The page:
March 19 2013
Kevin Streelman jump-started his final round with this 85-foot chip on the third hole at Copperhead.
By Travis Fulton, Director of Instruction, PGA TOUR Academy
One of the biggest shots of Kevin Streelman’s life was his short pitch shot on the third hole Sunday at the Tampa Bay Championship. After a perfectly executed golf shot, Streelman got some much-needed fortune when the ball found the bottom of the cup. This short game shot from the greenside rough is a shot we see a lot on the PGA TOUR, and over the last couple of years, has adopted the name "Hinge and Hold."
However, what’s interesting is this particular "Hinge and Hold" technique has got some mixed press on what it may (or may not) be suggesting. Therefore, let’s see if we can clean it up a bit and explain exactly how Streelman hit the shot in Tampa.
“Hinge” defines the key movements of the backswing. A good hinge allows the clubhead to work up the line of the lead forearm, creating a needed angle between the forearm and clubshaft. Streelman did a great job of hinging the lead wrist this way. Even though the clubhead was moving up the plane, the lead forearm and clubshaft still remained in its inline relationship. As a result, the clubface can rotate slightly open, so when the clubshaft reaches halfway back, the toe of the club is pointing to the sky.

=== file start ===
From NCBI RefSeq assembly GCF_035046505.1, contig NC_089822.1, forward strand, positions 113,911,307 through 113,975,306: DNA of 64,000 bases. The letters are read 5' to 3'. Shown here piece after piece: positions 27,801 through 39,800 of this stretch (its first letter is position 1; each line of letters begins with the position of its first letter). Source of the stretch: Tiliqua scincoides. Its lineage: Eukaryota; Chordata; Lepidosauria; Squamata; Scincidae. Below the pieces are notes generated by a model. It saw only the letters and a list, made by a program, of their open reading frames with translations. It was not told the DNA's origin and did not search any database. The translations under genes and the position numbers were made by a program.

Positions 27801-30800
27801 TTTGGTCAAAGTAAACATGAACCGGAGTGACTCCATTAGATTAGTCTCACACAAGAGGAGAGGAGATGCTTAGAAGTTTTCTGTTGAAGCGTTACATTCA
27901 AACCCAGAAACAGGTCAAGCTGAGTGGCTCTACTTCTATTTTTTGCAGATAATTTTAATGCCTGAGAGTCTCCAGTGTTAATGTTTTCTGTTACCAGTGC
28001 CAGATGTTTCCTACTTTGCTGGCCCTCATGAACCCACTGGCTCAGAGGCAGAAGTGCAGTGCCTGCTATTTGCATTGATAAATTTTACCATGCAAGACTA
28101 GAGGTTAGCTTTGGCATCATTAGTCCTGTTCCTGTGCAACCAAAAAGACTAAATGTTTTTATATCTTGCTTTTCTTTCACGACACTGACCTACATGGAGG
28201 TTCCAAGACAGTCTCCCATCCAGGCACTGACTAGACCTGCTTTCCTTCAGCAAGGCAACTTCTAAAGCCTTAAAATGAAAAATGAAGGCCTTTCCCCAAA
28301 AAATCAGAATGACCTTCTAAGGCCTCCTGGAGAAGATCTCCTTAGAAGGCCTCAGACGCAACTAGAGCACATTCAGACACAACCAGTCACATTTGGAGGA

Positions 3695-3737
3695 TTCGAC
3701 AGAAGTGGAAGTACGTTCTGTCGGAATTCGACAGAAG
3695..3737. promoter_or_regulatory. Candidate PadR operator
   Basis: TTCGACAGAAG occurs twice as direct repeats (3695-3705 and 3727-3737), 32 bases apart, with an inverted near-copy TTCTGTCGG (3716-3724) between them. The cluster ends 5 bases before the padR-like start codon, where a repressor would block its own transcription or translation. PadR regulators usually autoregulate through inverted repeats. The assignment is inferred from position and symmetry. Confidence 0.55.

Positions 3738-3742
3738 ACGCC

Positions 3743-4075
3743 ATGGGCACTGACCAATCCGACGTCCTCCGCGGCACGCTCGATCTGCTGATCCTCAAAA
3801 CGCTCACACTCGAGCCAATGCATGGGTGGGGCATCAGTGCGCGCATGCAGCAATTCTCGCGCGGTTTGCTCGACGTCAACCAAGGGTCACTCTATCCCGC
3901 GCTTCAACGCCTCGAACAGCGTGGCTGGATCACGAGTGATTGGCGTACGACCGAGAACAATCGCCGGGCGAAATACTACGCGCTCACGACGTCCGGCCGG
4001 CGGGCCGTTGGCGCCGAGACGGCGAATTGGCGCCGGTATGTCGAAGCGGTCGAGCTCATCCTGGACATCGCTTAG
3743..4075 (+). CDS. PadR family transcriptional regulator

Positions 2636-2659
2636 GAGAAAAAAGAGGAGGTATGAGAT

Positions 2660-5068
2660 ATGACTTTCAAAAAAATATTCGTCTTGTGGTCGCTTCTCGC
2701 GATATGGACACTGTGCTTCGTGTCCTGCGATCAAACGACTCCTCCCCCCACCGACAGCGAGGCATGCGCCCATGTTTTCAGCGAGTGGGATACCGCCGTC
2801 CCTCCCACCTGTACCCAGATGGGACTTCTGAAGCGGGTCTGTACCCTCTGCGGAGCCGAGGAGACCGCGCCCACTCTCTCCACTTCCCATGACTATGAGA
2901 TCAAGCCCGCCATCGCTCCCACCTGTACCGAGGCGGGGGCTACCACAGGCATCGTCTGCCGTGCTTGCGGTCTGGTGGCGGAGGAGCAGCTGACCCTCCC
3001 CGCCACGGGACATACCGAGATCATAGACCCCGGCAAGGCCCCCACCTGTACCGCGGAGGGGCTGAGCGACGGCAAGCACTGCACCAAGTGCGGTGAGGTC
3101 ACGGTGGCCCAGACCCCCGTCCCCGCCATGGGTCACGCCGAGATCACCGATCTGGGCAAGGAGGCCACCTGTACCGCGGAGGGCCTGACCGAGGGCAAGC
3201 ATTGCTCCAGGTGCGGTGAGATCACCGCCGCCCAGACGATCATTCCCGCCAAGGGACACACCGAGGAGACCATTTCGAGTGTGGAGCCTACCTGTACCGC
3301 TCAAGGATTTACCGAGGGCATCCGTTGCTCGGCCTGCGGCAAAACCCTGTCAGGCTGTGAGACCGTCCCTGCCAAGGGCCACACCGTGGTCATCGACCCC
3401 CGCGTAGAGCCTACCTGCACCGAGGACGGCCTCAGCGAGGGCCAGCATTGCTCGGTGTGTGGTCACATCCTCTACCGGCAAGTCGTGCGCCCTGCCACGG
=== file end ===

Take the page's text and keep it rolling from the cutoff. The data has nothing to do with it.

One of the most common errors in the backswing is this: A player will hinge the lead wrist where the lead hand becomes bowed. This movement sends the clubshaft quickly out of line with the lead forearm, allowing the clubhead to move behind the hands. This technique doesn’t promote the clubface to rotate open, but rather. stay closed and off plane, leading to needed compensation on the downswing.
“Hold” suggests the movements of the downswing thru impact. What’s critical here is that as you turn through impact with the body to maintain the bend in the trail wrist. When done properly, the inline relationship between the lead forearm and club shaft will stay inline well after impact. Even though the lead wrist is un-hinging, the clubshaft alignment to the lead forearm stays intact, allowing the clubface to square up thru impact.
The term “Hold” can be misinterpreted sometimes because it suggests that you don’t unhinge the lead wrist and/or allow the clubface to square up. Rather, “Hold” originated from the fact that most amateurs release the trail wrist too soon, sending the clubhead well past the lead wrist thru impact.
Therefore, “hold” is a term to help decrease this from happening, and keep the hands more passive so the alignment of the lead forearm and clubshaft can be met and sustained through impact just like Kevin Streelman demonstrated on Sunday.
Travis Fulton is the Director of Instruction at the TOUR Academies at TPC Sawgrass and the World Golf Village. For more information on the TOUR Academy, click here.